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Publication numberUS2272403 A
Publication typeGrant
Publication dateFeb 10, 1942
Filing dateJun 10, 1939
Priority dateJun 10, 1939
Publication numberUS 2272403 A, US 2272403A, US-A-2272403, US2272403 A, US2272403A
InventorsFields George C
Original AssigneeDole Valve Co
Export CitationBiBTeX, EndNote, RefMan
External Links: USPTO, USPTO Assignment, Espacenet
Mixing valve
US 2272403 A
Abstract  available in
Images(1)
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Claims  available in
Description  (OCR text may contain errors)

Feb. 10, 1942.

G. C. FlELDS MIXING VALVE Filed June 10, 1939 Invenw.

@yC/5mm@ george C-Z'QZCQS .A .2

Patented `Feb. l0, 1942 2,272,402,v v l MIXING VALVE George C.' Fields, South Bend., Ind., assignorto The `Dole ValveCompany, Chicago, Ill., a corporation of Illinois Application June 1o, 1939, seriai'No. 278,541

(oi. zas- 12) 2 Claims.

'Ihis invention relates to mixing valves and has for-its object'to provide a newiand improved device of this description. The invention has as a' further object to `provide a mixing valve for lmixing hot and cold liquids, so as to maintain the mixed liquid at substantially a predetermined temperature for which the device is set.l The invention hasasa further object to provide a mixing valve for mixing hot and cold liquids to provide a mixture of a predetermined temperature and which valve will not be affected by pressure differentials and temper-f ature changes.

The device is particularly adapted for use where it is essential that the temperature of the I mixed water be kept substantially at some given temperature without any substantial variation therefrom and is particularly adapted for use in delivering water to washing machines for washing materials which might be injured by a variation in the temperature of the water. It is also particularly adapted for use in connection with bath tubs and the like.

The invention has as a further object to provide a mixing valve wherein the movement of the valve member is not directly controlled by the thermostat, but is indirectly controlled thereby. The invention has as a further object to provide a mixing valve wherein the movement of the valve member which controls the admission of the hot and cold liquid, is broughtY about by the liquid itself, so that the thermostat is entirely relieved of the work necessary to move this control valve. The invention has further objects which are more particularly pointed out in the accompa-nying description.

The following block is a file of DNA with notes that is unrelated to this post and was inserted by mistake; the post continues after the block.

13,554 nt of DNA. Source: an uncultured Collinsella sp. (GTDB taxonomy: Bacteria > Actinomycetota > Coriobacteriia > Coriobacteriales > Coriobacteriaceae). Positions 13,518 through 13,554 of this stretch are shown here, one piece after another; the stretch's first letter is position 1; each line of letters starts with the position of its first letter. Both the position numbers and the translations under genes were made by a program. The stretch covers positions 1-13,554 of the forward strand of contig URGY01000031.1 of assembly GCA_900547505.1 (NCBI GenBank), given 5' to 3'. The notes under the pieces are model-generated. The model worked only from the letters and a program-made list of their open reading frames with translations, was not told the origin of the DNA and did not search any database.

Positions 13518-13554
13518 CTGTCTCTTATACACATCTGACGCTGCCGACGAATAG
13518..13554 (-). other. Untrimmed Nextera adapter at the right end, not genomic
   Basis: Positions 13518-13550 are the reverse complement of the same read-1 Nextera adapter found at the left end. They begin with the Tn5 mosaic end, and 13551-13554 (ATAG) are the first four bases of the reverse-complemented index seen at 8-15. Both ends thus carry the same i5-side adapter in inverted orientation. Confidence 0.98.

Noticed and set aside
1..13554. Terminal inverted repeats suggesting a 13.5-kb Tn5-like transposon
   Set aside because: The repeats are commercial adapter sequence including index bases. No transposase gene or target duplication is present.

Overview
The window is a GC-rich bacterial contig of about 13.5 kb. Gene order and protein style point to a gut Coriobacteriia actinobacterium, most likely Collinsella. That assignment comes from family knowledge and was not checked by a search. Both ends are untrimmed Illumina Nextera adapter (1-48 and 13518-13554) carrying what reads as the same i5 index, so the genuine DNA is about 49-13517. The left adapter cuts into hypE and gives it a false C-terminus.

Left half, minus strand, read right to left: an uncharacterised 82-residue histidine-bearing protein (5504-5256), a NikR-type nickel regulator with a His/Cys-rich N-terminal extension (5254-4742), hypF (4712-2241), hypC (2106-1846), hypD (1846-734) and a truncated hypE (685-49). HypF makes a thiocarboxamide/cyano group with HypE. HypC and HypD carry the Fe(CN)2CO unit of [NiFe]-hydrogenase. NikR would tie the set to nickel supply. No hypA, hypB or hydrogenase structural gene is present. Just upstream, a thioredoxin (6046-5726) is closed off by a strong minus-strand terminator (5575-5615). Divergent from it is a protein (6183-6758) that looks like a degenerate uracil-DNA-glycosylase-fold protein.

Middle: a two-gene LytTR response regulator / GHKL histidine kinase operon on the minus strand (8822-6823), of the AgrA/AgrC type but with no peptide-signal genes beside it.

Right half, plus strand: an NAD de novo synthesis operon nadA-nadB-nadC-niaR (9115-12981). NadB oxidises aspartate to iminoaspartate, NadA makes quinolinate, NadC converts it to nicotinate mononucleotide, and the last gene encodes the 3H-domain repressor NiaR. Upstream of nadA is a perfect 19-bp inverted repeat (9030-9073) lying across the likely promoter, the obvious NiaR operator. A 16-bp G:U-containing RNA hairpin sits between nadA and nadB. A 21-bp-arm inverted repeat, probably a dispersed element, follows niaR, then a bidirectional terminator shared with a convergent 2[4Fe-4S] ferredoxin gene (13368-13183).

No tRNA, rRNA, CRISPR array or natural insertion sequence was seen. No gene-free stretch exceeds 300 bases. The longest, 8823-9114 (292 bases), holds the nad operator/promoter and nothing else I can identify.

Referring now to the drawing, Fig. 1 is a view showing one form of device embodying the invention;

Fig. 2 is. a sectional view taken on line 2-2 of Fig. 1;

Fig. 3 is a view of the liquid controlling mem- Der separate from the casing and shown in section;

Fig. 4 is a view of the control member attached to the thermostat; and

Fig. 5 is a view of Fig. 4 as seen at right angles from the position shown in said figure.

Like numerals refer to like parts throughout the several figures.

Referring now to the drawing, there is prof. vided a casing I having inlets 2 and 3, one for hot water, as, for example, the inlet 2, and one for cold water, as, for example, the inlet 3. In

the casing is a chamber 4 with which the inlet 2 comunicates and a chamber 5 with which the inlet 3 communicates.

,f the mixing chamber Il). The valve member l controls a port II which also leads to the mixing chamber I0. Connected with the valve members 6 and 'l are the valve controlling pistons I2 and I3. These valve controlling pistons work in the `chambers 4 and `5 and are of such sizethat. the

water can leak past them.

lThere is a passageway I4, which extends through the valve member 1, the piston I3 and the connecting member 8 and which extends to the middle portion of this connecting member, which is provided with an opening I5 for the escape of the water. There is a passageway I6 which extends through the valve member 6, the piston I2 and to the center part of the connecting member 8 to the opening Il therein. Within the mixing chamber is a thermostatic device which as herein shown consists of the coil I8 of thermostatic bimetal, which has one end fastened to a xed part I9 connected with the casing I, the other end of this coil being provided with a member 20 which has the two separated members 2l and 22 which are on opposite sides of the flat part 8a and in proximity to the openings I5 and Il.

The use and operation of my invention are as follows:

When the device is in operation, the hot water,